Trip O’Neil, VP of Sales, Southern U.S. of ARI, during his panel at the ARI Best in Fleet Conference. - Photo by Andy Lundin.

Trip O’Neil, VP of Sales, Southern U.S. of ARI, during his panel at the ARI Best in Fleet Conference.

Photo by Andy Lundin.

At ARI's most recent Best in Fleet Conference, the fleet management company presented an overview on some of the top trends that could impact fleets in 2020. Some of the top trends addressed involved a strong vehicle market, railcar shortages, and impaired driving.

1. Take Advantage of the Strong Vehicle Market

While vehicle sales in the overall auto industry in 2019 were mostly consistent with what was seen 2018, the fleet market had a strong year with approximately 10% growth.

Overall, the fleet market performed well throughout the year, driven in large part by strong truck sales. The used vehicle segment also had a solid year with pickups and SUVs once again leading the way.

Considering these trends, Trip O’Neil, VP of Sales, Southern U.S. of ARI, suggested that now would be a good time to take advantage of liquidating used assets, and taking care to consider new asset acquisition, particularly regarding depreciation values.

“We’re definitely recommending taking the time to think about making those replacements while the market is still in a healthy position,” noted O’Neil.

He added what this trend might mean for a fleet running a passenger vehicle-focused operation, since, while sedans are holding their values relatively well, they are starting to show their decline.

“It’s a good time to start talking about if it’s time to take those units out of service and capitalize on market trends. Should these fleets look at different types of models like crossovers or SUVs as a replacement platform? Some customers are looking at things like short cycles for sedans,” he said. “One thing we’re advocating with them is to time that market, and maybe, for example, if a sedan had a typically three-year lifespan, maybe it’s time to consider running them for a year and a half.”

2. Overcoming Railcar Shortages

While the fleet market continues to grow, railcar shortages have been a consistent issue to plague the industry.

“We’ve continuously seen over the last couple of years rail car shortages affecting the entire industry,” said O’Neil of ARI. “It’s simply that there’s not enough capacity to get vehicles to their end destinations.”

To help minimize the impact to their customers, ARI has incorporated some transport companies to pull vehicles out of ship-thru lanes to get them on a truck to their destinations.  However, even that practice has put strain on that channel of transportation for vehicle logistics. Further demand for vehicles such as pickup trucks and SUVs has impacted areas like factory order costs and time.

“We’ve seen a shift in the time of year for some particular manufacturers and models on when orders are coming through,” said O’Neil. “And that’s caught some fleet operators a bit off guard at times where they’re left with a short amount of time to figure out how many vehicles they need to order, scrambling to get capital budget approval.”

O’Neil said a key for fleets to prevent any headaches resulting from this will be to plan ahead and work closely with their FMC.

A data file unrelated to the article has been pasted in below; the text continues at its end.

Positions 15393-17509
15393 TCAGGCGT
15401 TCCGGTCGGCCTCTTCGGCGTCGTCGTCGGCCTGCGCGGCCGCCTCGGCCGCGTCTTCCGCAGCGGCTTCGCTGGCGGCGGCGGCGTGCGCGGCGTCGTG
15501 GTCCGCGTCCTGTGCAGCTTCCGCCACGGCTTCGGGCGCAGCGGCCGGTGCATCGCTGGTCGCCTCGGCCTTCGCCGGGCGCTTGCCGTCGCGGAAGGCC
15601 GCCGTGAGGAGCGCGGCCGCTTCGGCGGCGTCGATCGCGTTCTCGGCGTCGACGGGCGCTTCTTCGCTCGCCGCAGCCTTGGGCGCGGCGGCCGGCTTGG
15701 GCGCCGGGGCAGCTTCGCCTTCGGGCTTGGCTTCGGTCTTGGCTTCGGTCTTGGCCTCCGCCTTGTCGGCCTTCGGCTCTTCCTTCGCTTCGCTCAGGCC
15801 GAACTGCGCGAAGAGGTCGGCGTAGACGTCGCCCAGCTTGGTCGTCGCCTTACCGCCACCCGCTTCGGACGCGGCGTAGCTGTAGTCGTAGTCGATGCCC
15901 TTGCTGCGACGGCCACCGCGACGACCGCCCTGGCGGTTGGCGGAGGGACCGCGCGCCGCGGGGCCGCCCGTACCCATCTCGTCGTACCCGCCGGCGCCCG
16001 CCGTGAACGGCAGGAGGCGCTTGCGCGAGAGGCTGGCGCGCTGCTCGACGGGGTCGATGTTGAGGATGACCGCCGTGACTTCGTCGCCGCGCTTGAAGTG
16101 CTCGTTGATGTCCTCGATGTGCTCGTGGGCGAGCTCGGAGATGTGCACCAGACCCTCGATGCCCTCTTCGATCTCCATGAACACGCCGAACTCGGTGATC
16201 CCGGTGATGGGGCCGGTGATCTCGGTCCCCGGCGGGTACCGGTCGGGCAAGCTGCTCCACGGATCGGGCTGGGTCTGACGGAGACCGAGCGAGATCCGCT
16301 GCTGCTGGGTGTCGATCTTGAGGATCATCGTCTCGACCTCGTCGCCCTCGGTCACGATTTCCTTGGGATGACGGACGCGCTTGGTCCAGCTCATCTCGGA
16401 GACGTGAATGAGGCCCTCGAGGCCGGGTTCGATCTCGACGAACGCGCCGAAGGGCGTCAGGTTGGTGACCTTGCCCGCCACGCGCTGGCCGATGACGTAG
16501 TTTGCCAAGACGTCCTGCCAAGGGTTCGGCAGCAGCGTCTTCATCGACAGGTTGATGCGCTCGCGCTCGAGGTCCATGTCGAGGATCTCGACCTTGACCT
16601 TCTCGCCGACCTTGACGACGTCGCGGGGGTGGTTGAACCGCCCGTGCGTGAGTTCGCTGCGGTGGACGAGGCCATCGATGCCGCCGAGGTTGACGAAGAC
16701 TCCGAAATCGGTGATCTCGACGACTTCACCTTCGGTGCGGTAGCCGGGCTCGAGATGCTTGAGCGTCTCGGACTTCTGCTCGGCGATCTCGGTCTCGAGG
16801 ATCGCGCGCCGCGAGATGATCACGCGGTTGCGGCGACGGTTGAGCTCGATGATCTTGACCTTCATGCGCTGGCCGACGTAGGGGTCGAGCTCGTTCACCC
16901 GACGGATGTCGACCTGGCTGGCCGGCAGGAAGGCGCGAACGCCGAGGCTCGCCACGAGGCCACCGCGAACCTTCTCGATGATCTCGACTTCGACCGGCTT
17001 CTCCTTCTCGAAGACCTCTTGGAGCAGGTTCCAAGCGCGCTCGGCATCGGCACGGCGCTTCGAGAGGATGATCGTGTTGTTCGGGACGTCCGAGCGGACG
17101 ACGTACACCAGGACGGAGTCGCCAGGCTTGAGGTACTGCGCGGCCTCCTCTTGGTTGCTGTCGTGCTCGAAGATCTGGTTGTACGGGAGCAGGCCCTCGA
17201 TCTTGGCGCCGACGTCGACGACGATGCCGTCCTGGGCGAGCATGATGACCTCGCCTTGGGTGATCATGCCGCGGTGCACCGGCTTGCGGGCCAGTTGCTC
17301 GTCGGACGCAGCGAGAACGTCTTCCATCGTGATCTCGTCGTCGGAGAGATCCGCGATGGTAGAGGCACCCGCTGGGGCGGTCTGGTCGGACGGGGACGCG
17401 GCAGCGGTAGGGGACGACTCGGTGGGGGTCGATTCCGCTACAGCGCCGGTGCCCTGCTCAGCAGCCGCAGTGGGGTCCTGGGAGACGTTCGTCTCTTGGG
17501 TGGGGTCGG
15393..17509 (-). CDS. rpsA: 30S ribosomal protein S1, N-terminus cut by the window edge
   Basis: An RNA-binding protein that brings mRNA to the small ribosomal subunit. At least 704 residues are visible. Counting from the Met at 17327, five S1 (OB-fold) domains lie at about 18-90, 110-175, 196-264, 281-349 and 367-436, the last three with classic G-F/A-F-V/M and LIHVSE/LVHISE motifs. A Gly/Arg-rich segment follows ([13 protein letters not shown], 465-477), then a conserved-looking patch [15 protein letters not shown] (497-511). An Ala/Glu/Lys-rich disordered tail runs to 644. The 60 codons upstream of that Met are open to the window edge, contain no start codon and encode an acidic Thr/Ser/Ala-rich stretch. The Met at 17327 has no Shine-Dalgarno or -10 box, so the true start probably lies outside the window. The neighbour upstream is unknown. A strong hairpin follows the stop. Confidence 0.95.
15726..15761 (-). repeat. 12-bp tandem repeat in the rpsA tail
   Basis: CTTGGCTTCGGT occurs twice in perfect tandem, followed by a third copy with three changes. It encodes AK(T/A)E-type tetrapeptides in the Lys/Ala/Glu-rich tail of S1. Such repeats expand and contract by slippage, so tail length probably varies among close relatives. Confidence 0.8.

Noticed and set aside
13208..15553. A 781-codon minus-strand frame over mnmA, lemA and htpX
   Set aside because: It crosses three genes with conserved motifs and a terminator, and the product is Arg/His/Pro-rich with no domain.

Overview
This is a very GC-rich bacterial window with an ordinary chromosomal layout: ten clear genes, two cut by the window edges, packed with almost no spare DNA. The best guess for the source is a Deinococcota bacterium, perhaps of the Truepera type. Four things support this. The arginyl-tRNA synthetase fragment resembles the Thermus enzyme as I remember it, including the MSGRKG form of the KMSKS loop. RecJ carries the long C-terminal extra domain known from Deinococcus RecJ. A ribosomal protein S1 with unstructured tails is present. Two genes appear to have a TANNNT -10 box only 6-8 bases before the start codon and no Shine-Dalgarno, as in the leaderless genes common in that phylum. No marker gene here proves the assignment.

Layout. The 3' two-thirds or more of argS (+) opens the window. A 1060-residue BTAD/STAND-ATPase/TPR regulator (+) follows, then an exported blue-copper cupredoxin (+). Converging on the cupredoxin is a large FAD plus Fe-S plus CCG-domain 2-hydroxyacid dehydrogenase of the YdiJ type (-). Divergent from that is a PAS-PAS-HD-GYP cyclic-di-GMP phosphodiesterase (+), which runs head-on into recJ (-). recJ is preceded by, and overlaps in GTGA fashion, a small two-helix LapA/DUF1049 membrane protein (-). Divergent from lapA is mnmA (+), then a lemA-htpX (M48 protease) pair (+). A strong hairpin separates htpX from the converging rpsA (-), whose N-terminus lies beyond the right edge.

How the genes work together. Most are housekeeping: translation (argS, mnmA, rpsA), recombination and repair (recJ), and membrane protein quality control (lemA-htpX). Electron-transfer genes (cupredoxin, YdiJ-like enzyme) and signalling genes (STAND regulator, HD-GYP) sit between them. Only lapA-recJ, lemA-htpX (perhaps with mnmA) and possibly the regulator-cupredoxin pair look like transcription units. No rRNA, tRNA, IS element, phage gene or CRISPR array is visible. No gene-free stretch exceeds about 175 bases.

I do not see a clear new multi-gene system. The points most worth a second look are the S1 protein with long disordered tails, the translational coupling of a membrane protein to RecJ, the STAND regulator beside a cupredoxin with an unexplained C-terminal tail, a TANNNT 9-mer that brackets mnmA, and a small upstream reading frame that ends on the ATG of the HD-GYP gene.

“Look at everything in your business from a growth perspective, work with your team members to run replacement schedules, and match it against what your budget caps may be to determine what vehicles you need to order as soon as possible,” he said.

He added the fleets may want to review vehicle orders in the summer, as opposed to the fall, to get a jump on the traditional ordering cycle.

“This is not going to guarantee that vehicles will necessarily get built and delivered on time, but it gets you further ahead of the curve and hopefully avoid the situation where you might have field operations that are in desperate need for new equipment,” he said. 

3. The Cannabis Concern

In the U.S., there has been a continued push for the decriminalization of cannabis and marijuana, with some states making it fully legal. This has created newfound concerns of driver impairment for fleets in states where the substance is legally available.

“At the federal level, cannabis is still illegal, but as a growing number of states pass legislation to legalize it, it can be a bit confusing if you have employees driving your vehicles in all states across the U.S.,” O’Neil said.

While the laws surrounding the continued legalization of marijuana are still in their infancy, safety risks involving impaired driving are apparent.

“What we do know though is that when it comes to cannabis use and driving, impairment behind the wheel is a significant risk,” he said. “The research is still somewhat limited due to it being a relatively short period of time since we started to see this trend take off across the country, but some links are obviously pointing to an increasing number of collisions and accidents due to cannabis and impaired driving.”

O’Neil said because of these risks, which could turn into major liability concerns, fleet operators need to take a closer look at their fleet policies.

“Take a look at your driver policies, your employee policies, and reinforce zero tolerance to impairment behind the wheel,” he said.

He added that if fleets need a policy framework to lean on when trying to address this concern, he recommends fleets reference the U.S. Department of Transportation’s framework.

“At the federal level, you have a DOT regulated driver, and they all need to sit within the guidelines of zero usage, and clearly, no impairment for anyone that drives commercial vehicles,” he said. “Reeducating your driver to the DOT Federal Law standards is a good place to start as we continue to move forward in this uncertain environment.”

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